4)then turn up the gain on the amplifier slowly, to a level as loud as you deemed appropriate (or could tolerate), without clipping the amp or hearing ANY audible or measureable distortion, then back down the gain a notch.
5)turn the main volume from source/preamp/DAC back down to a sane level
6)only use the main source/DAC/Preamp as volume control, and leave the gain control on the amp alone.

That's a much a safer approach for me personally, to prevent the amp accidentally go full tilt. At normal listening level, you shouldn't need the full power output from these TPA3255 amps unless you're powering huge towers, with listening position at well over 15ft away, and in a very large room, if that's the case you'd need a more powerful amp. :)
The safest approach is not to use a DAC as a preamp directed to a power amplifier. Many think differently but for me it remains an absurd risk, I know
 

Xcaliber

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The safest approach is not to use a DAC as a preamp directed to a power amplifier. Many think differently but for me it remains an absurd risk, I know
There are a lot of all-in-one unit out there like those offering from topping/SMSL having both DAC and preamp in one unit, but yea more devices and links between the source and speakers, the higher the risk, not to mention the risk of introducing more/higher noise floor, and more chances for things to go wrong.
 

Talisman

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There are a lot of all-in-one unit out there like those offering from topping/SMSL having both DAC and preamp in one unit, but yea more devices and links between the source and speakers, the higher the risk, not to mention the risk of introducing more/higher noise floor, and more chances for things to go wrong.
I would never want to connect a power amp to something that doesn't have an analogue volume control, especially when using very powerful amplifiers, even more so with companies whose quality control has not always proven to be their strong point.
The risk of blowing up the speakers or my hearing or my children's hearing keeps me very far from this choice
 

Xcaliber

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I would never want to connect a power amp to something that doesn't have an analogue volume control, especially when using very powerful amplifiers, even more so with companies whose quality control has not always proven to be their strong point.
The risk of blowing up the speakers or my hearing or my children's hearing keeps me very far from this choice

even bigger risk when the power amps don't have any gain control.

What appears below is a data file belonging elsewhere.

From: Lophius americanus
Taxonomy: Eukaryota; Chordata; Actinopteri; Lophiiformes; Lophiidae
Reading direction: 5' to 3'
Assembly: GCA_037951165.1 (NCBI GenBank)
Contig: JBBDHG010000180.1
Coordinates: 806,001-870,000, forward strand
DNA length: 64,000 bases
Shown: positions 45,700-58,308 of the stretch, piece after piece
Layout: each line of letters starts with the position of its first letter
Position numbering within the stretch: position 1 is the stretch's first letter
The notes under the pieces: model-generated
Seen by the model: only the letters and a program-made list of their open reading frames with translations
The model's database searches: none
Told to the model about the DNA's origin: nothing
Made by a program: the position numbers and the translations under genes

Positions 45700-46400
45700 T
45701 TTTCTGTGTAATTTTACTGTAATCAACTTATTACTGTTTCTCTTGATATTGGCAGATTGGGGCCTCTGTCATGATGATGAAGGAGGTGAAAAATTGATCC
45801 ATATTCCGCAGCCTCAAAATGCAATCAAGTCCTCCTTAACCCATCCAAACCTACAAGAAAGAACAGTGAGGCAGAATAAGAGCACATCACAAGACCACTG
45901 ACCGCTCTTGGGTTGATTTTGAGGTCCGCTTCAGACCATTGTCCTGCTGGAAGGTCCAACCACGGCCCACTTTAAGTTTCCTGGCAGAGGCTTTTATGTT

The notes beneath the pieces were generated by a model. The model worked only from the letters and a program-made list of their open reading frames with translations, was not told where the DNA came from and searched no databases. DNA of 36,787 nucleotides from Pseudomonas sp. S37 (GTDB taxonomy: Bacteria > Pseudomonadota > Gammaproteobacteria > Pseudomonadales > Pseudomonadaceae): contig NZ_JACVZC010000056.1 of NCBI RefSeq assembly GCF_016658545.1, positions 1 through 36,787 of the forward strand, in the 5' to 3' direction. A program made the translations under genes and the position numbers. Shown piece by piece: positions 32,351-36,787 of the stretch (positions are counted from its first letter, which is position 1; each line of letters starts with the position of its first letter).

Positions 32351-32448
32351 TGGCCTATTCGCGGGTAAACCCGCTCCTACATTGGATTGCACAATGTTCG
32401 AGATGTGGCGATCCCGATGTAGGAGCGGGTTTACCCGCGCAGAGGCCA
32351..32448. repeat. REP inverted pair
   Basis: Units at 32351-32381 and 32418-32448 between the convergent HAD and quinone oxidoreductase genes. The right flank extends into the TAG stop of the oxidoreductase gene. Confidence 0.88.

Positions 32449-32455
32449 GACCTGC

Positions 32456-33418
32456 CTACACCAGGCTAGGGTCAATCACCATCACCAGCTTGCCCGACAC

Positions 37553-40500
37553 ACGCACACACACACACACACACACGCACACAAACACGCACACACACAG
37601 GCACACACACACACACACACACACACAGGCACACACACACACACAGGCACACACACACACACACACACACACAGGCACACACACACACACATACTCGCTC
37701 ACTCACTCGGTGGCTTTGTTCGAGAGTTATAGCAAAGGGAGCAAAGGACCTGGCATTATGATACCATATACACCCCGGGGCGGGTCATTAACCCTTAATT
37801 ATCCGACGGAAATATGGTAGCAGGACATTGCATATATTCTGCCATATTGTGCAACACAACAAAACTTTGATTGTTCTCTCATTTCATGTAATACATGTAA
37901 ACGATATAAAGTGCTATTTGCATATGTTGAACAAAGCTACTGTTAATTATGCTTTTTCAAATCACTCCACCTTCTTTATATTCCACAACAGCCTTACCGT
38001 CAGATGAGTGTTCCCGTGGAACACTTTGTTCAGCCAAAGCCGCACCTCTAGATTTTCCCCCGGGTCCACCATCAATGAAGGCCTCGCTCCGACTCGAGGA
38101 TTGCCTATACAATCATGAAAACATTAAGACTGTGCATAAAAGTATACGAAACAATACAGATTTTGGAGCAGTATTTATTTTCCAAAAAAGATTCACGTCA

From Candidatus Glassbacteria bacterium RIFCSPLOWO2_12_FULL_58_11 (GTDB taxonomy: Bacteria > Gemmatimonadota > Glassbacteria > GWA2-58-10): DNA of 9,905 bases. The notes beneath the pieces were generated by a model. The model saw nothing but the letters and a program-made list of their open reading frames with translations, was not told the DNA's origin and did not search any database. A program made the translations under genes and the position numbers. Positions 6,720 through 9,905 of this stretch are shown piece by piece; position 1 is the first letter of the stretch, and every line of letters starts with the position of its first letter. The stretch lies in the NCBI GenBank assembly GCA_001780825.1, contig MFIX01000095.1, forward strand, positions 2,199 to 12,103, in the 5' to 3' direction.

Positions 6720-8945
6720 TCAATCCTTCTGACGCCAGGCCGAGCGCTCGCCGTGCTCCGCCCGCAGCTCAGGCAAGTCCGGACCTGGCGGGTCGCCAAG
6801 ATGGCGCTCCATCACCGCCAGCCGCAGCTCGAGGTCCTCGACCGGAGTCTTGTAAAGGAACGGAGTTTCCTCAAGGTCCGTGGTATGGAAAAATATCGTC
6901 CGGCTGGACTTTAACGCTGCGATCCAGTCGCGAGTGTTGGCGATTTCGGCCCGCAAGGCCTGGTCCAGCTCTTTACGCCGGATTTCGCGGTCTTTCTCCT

hmt

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The safest approach is not to use a DAC as a preamp directed to a power amplifier. Many think differently but for me it remains an absurd risk, I know

Also some DACs present some pops and stuff when changing sample rates. That's why a 130db SINAD DAC is some typical ASR product. It measures nice in one metric but has little use since it just a DAC. Not a pre amp, not a Headphone amp and not a PEQ. That's why I find those kind of products really boring and too much engineered to a forum audience. I would rather have a powered amp with a DAC, PEQ and headphone amp with a SINAD of 90 on my desk that 4 one trick ponies with sky high SINAD values. Similar things seem to happen with the chip amps. Optimized too much for forum appeal.
 

Talisman

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Also some DACs present some pops and stuff when changing sample rates. That's why a 130db SINAD DAC is some typical ASR product. It measures nice in one metric but has little use since it just a DAC. Not a pre amp, not a Headphone amp and not a PEQ. That's why I find those kind of products really boring and too much engineered to a forum audience. I would rather have a powered amp with a DAC, PEQ and headphone amp with a SINAD of 90 on my desk that 4 one trick ponies with sky high SINAD values. Similar things seem to happen with the chip amps. Optimized too much for forum appeal.
I don't understand what you're raving about, this discussion has absolutely nothing to do with what I said.
 

hmt

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It has to some point. Manufacturers from China developing products to appeal ASR protocols. In case of DACs the results is no real use case. In case of the chip amps it is overblown SIAND and power ratings.
 

Xcaliber

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Speaking of preamps, is there any good preamp with decent remote control under $1K worth considering? majority of the preamp from topping are kind of trash, in these day and age you'd think they do away with the 1980s IR remote that require direct line of sight to work.